My wife had her birthday this week and wanted to celebrate with the family by going to the Benihana in a mall in Beaverton. For her this was the Old Country, a place where birthdays were elevated to their proper level of veneration, which is to say in her mind we should paint “Birthday” in fuchsia backwards on the hood of our car so drivers would yield the road to better make the day special.
Needless to say she values highly the singing of “happy birthday” by any service worker and would probably ask the oil change mechanic to do so if she had any inkling she could get away with it. I hate anybody who I don’t know singing me happy birthday. But damn it! I was going to get in the mood and do right by my loved ones.
My wife went to Benihana many times in her life – each time for the express purpose of birthday celebration. I went once in 1975 and don’t recall much except that my father wore a coat and tie – a rare occurrence then.
In the restaurant entry there were photos of celebrities who have visited Benihana over the years, among them a black and white of John and Yoko, unfortunately underscoring the glamor days might have passed. I wonder what they were doing in Beaverton, Oregon?
Adding to my skepticism was that I was going to pay a hundred bucks for a family dinner where the kids might not like the food and would probably be disrupting others with family-oriented meltdowns. Why not spend fifty bucks for a surefire hit dinner and we don’t have to sweat coaching the kids through the difficulties of a challenging meal?
Oh, how little I knew about Benihana!
Going to Benihana isn’t about the food, that’s just an afterthought. It’s some sort of experience mandatory for cultural literacy. Jon Stewart has noted Benihana several times – maybe not as often as Olive Garden – but he has the place in his arsenal of punchlines.
My initial reluctance to embrace fully the beauty and precision of Benihana was due to my ignorance of the establishment and that I’m a crusty middle aged guy who likes to converse with my companions during dinner.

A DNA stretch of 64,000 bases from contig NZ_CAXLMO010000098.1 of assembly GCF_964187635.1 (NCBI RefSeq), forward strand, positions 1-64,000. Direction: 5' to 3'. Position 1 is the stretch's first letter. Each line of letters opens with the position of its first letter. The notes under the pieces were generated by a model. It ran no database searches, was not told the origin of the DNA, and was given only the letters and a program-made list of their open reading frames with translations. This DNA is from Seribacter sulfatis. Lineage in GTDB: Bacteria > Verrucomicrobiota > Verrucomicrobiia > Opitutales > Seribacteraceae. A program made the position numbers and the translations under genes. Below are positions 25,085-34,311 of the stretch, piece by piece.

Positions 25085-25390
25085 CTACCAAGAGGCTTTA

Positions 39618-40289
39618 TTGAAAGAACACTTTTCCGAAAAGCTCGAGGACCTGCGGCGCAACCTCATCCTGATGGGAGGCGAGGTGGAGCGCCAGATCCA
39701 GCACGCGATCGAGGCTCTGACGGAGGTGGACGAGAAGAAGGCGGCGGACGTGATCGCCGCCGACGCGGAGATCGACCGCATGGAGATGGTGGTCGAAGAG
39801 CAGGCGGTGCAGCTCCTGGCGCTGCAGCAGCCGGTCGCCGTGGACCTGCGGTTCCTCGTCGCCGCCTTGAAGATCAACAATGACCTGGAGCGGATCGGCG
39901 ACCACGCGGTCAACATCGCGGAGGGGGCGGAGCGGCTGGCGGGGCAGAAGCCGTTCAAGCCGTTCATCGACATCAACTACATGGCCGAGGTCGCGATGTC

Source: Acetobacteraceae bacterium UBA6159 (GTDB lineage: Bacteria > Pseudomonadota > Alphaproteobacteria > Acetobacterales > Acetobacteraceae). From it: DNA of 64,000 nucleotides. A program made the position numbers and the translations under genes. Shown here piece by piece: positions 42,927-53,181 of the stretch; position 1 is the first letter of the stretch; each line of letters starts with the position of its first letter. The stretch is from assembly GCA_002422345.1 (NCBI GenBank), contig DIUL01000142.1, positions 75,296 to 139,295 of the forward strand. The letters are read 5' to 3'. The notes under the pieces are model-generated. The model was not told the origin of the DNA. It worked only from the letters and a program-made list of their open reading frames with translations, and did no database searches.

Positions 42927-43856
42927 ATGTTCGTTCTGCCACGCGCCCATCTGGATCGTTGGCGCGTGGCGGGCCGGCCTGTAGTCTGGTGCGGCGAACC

Once I realized the place was birthdays and only birthdays I got it and quickly joined in the fun. This is a kid-friendly place and the other diners, based on their attire, weren’t worried about headgear, long pants, shoes, or even meltdowns (too noisy). Plenty of kids, old people, guys with black T-shirts and crew cuts, and over-served men in sweatpants. The table across from me had one couple on a date night staring at four overweight sales reps. These are the people who don’t get it.
The food tasted fine, the staff were efficient and pleasant, and the tambourine-beating waitress who lead the birthday singing did a fine job – I can only cringe imagining how I would handle that one, David Sedaris’ Santaland Diaries would be GarrisonKeillor in comparison.
Intoxicated with my new understanding I shot a video of the meal, condensing the 90 minutes into a salient three. The evening wasn’t (completely) about me – it was for my wife, my kids, the Portdaddia team!
|Meiji-era proto-Hello Kitty|
Further kudos to Benihana for delivering such a fine product. The above-mentioned tambourinist took a photo and presented it to us with the check.
|We are shameless! Now start singing!|